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New Bicera Blower is Simple and Effective

21st August 1959, Page 44
21st August 1959
Page 44
Page 44, 21st August 1959 — New Bicera Blower is Simple and Effective
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ANEW blade-type blower developed by the British Internal Combustion Engine Research Association is claimed to have a higher maximum overall adiabatic efficiency and smoother input torque than the much-used Roots-type supercharger, whilst being quieter in operation than that unit.

The Bicera blower is said to be no more expensive than an equivalent Rootstype supercharger, as it has a single rotor which eliminates the need for accurate phasing and an expensive gear train. It is well suited to quantity production, having few points at which, fitting to really low tolerances is required.

The blower, in prototype form, consists basically of a stationary outer annular casing surrounding the rotor. Mounted on the rotor is a backplate carrying foulequally spaced blades. Each blade is pivoted at its centre point, which is equidistant from the casing and the rotor, to allow it to lie in any position from

BT (I parallel to the direction of rotation to being at right-angles to it.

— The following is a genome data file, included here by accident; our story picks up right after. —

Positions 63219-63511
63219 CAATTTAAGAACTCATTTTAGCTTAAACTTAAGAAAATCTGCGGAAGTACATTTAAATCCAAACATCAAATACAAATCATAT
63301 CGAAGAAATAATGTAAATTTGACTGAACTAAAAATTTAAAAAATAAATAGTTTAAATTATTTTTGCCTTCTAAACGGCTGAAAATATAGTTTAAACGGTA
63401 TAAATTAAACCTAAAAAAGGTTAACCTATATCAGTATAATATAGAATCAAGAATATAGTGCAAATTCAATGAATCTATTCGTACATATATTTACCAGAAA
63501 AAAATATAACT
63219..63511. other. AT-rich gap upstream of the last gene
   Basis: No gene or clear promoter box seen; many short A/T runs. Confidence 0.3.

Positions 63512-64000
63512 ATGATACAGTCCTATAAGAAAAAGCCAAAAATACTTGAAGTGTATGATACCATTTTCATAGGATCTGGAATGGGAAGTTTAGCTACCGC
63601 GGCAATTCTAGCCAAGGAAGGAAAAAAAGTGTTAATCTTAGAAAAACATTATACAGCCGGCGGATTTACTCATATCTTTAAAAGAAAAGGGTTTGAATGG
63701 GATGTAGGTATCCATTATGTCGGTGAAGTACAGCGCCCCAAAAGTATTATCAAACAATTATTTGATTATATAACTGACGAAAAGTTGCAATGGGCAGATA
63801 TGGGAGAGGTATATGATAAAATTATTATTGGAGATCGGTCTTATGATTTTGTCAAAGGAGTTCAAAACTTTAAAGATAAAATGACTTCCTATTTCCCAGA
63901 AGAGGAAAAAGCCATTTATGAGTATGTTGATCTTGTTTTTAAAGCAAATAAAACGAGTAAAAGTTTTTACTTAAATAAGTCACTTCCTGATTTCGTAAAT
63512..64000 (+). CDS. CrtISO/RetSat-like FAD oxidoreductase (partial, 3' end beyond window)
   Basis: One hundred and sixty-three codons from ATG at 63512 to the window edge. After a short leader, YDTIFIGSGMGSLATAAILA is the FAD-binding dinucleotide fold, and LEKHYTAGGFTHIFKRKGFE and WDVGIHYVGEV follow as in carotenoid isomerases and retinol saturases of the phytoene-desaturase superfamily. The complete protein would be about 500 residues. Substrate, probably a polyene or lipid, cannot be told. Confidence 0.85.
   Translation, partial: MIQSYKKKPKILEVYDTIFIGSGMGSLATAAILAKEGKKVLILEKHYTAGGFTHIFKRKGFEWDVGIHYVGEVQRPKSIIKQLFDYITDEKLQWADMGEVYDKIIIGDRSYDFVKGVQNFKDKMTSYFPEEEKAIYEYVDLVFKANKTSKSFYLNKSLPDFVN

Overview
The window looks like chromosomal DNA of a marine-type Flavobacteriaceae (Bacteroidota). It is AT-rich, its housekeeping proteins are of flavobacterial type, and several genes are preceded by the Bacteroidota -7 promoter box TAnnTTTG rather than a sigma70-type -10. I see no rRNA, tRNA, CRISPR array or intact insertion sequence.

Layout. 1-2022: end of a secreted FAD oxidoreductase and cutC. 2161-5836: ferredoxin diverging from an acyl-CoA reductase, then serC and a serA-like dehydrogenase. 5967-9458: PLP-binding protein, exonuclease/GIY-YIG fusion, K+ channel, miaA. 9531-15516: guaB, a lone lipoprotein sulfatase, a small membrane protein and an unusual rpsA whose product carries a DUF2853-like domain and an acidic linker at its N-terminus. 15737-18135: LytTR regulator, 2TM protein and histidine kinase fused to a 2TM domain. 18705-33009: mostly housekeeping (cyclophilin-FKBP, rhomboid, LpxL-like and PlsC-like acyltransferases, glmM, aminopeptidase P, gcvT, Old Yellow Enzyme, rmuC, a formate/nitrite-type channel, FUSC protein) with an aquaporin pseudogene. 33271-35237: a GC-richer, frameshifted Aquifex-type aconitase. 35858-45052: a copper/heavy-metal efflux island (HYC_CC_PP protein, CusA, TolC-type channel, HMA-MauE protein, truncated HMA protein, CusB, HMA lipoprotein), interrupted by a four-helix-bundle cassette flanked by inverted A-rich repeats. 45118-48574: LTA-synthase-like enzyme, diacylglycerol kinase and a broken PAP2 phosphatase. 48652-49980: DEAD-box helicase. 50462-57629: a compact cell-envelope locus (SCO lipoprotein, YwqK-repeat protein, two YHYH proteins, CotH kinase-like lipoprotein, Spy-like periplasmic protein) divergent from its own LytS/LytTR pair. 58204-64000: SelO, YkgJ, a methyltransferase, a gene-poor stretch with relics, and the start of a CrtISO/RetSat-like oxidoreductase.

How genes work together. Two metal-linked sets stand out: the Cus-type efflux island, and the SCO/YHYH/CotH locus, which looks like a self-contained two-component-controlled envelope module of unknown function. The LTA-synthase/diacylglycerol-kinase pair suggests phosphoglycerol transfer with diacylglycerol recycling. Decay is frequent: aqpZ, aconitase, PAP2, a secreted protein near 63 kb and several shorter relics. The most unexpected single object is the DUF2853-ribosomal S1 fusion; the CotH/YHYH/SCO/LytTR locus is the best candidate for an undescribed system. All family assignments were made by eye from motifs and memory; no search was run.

Blade position is governed by reduction gearing on the outside of the backplate with a ratio of 2 to I. This mechanism is driven from the main drive shaft.

In front of the outlet duct in the annular casing is a fixed plate filling the space between the rotor and the outer member. There is a slot in the centre of this plate through which the blades pass without losing the air seal, as they lie parallel to the direction of rotation at this point.

Between the blades are four fixed spacers, which also pass through the slot, maintaining a constant seal throughout the complete cycle. Once clear of this slot, the blades swivel to act as compression members. Compression then takes place by back-flow.

As back-flow occurs in a stationary enclosed space it does not impose a reverse torque load on the working mechanism. In this the Bicera design differs from the Roots-type blower, where heavy back-flow loads are imposed on the approaching lobe.

Frictional losses in the blower arc low. The rotor runs on ball bearings and the blades are also ball-bearing mounted. The gear train is only lightly loaded, as it runs at half the speed of the rotor, and it is lubricated by an oil bath. To prevent contamination of the air charge by oil, the bearings closest to the air space are a grease-packed neoprenesealed design and act as an effective barrier.

On test a prototype Bicera blower fitted to a 4.73-litre six-cylindered oil engin6 gave a 20 per cent. improvement in engine torque with little increase in the minimum specific fuel consumption. The blower, running at twice engine speed, was operating at up to 5,000 r.p.m. during these tests to give a delivery pressure of 6

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